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Fine-scale changes in speed and altitude suggest protean movements in homing pigeon flights

Garde, Baptiste ; Wilson, Rory P. ; Lempidakis, Emmanouil ; Börger, Luca ; Portugal, Steven J. ; Hedenström, Anders LU ; Dell'Omo, Giacomo ; Quetting, Michael ; Wikelski, Martin and Shepard, Emily L.C. (2021) In Royal Society Open Science 8(5).
Abstract

The power curve provides a basis for predicting adjustments that animals make in flight speed, for example in relation to wind, distance, habitat foraging quality and objective. However, relatively few studies have examined how animals respond to the landscape below them, which could affect speed and power allocation through modifications in climb rate and perceived predation risk. We equipped homing pigeons (Columba livia) with high-frequency loggers to examine how flight speed, and hence effort, varies in relation to topography and land cover. Pigeons showed mixed evidence for an energy-saving strategy, as they minimized climb rates by starting their ascent ahead of hills, but selected rapid speeds in their ascents. Birds did not... (More)

The power curve provides a basis for predicting adjustments that animals make in flight speed, for example in relation to wind, distance, habitat foraging quality and objective. However, relatively few studies have examined how animals respond to the landscape below them, which could affect speed and power allocation through modifications in climb rate and perceived predation risk. We equipped homing pigeons (Columba livia) with high-frequency loggers to examine how flight speed, and hence effort, varies in relation to topography and land cover. Pigeons showed mixed evidence for an energy-saving strategy, as they minimized climb rates by starting their ascent ahead of hills, but selected rapid speeds in their ascents. Birds did not modify their speed substantially in relation to land cover, but used higher speeds during descending flight, highlighting the importance of considering the rate of change in altitude before estimating power use from speed. Finally, we document an unexpected variability in speed and altitude over fine scales; a source of substantial energetic inefficiency. We suggest this may be a form of protean behaviour adopted to reduce predation risk when flocking is not an option, and that such a strategy could be widespread.

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; ; ; ; ; ; ; ; and
organization
publishing date
type
Contribution to journal
publication status
published
subject
keywords
flight speed, flocking, landscape, pigeon, predation risk, protean behaviour
in
Royal Society Open Science
volume
8
issue
5
article number
210130
publisher
Royal Society Publishing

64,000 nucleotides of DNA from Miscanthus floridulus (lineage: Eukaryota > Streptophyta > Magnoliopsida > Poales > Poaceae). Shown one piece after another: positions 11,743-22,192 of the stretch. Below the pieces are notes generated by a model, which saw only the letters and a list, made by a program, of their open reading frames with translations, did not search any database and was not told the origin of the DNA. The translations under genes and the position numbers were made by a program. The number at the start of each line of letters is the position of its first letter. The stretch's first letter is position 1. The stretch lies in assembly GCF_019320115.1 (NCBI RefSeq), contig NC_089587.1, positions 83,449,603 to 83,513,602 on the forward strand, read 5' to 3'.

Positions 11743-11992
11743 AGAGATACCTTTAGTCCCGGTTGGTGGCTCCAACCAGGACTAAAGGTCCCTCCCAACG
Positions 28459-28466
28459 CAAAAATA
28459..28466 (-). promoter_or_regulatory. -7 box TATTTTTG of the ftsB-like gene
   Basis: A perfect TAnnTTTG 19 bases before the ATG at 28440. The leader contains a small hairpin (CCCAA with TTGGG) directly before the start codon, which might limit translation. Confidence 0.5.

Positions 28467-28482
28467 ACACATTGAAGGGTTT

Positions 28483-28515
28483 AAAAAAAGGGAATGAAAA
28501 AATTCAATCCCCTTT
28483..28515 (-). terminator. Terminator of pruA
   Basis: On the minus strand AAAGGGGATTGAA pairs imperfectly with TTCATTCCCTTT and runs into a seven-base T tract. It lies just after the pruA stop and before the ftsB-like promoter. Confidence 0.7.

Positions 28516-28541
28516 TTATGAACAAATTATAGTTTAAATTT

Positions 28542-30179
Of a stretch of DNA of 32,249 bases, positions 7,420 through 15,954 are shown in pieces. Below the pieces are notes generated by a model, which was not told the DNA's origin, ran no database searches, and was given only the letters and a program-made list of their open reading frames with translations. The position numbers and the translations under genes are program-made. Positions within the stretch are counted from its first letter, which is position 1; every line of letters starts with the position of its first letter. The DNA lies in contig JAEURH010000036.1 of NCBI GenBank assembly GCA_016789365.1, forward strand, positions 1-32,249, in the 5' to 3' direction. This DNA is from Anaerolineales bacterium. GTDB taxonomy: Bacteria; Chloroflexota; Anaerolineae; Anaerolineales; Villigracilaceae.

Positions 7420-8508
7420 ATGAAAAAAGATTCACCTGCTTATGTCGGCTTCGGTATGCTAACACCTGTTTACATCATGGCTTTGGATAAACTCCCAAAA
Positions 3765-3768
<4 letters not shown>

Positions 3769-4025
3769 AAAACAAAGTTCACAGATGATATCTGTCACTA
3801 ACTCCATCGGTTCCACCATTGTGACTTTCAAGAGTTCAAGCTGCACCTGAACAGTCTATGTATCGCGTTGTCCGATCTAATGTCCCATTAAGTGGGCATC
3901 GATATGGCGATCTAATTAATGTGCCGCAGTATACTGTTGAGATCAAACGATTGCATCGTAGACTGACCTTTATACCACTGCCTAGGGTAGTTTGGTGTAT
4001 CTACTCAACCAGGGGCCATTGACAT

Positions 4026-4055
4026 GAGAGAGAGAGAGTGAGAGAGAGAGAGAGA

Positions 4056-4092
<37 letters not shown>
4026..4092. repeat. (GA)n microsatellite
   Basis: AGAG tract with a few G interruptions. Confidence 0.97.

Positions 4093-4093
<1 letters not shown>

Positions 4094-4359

external identifiers
  • scopus:85107607609
  • pmid:34017602
ISSN
2054-5703
DOI
10.1098/rsos.210130
language
English
LU publication?
yes
id
2797fbe2-8ae5-431b-8f01-b053f2d497c0
date added to LUP
2021-06-29 12:25:06
date last changed
2024-02-20 08:55:55
@article{2797fbe2-8ae5-431b-8f01-b053f2d497c0,
  abstract     = {{<p>The power curve provides a basis for predicting adjustments that animals make in flight speed, for example in relation to wind, distance, habitat foraging quality and objective. However, relatively few studies have examined how animals respond to the landscape below them, which could affect speed and power allocation through modifications in climb rate and perceived predation risk. We equipped homing pigeons (Columba livia) with high-frequency loggers to examine how flight speed, and hence effort, varies in relation to topography and land cover. Pigeons showed mixed evidence for an energy-saving strategy, as they minimized climb rates by starting their ascent ahead of hills, but selected rapid speeds in their ascents. Birds did not modify their speed substantially in relation to land cover, but used higher speeds during descending flight, highlighting the importance of considering the rate of change in altitude before estimating power use from speed. Finally, we document an unexpected variability in speed and altitude over fine scales; a source of substantial energetic inefficiency. We suggest this may be a form of protean behaviour adopted to reduce predation risk when flocking is not an option, and that such a strategy could be widespread. </p>}},
  author       = {{Garde, Baptiste and Wilson, Rory P. and Lempidakis, Emmanouil and Börger, Luca and Portugal, Steven J. and Hedenström, Anders and Dell'Omo, Giacomo and Quetting, Michael and Wikelski, Martin and Shepard, Emily L.C.}},
  issn         = {{2054-5703}},
  keywords     = {{flight speed; flocking; landscape; pigeon; predation risk; protean behaviour}},
  language     = {{eng}},
  month        = {{05}},
  number       = {{5}},
  publisher    = {{Royal Society Publishing}},
  series       = {{Royal Society Open Science}},
  title        = {{Fine-scale changes in speed and altitude suggest protean movements in homing pigeon flights}},
  url          = {{http://dx.doi.org/10.1098/rsos.210130}},
  doi          = {{10.1098/rsos.210130}},
  volume       = {{8}},
  year         = {{2021}},
}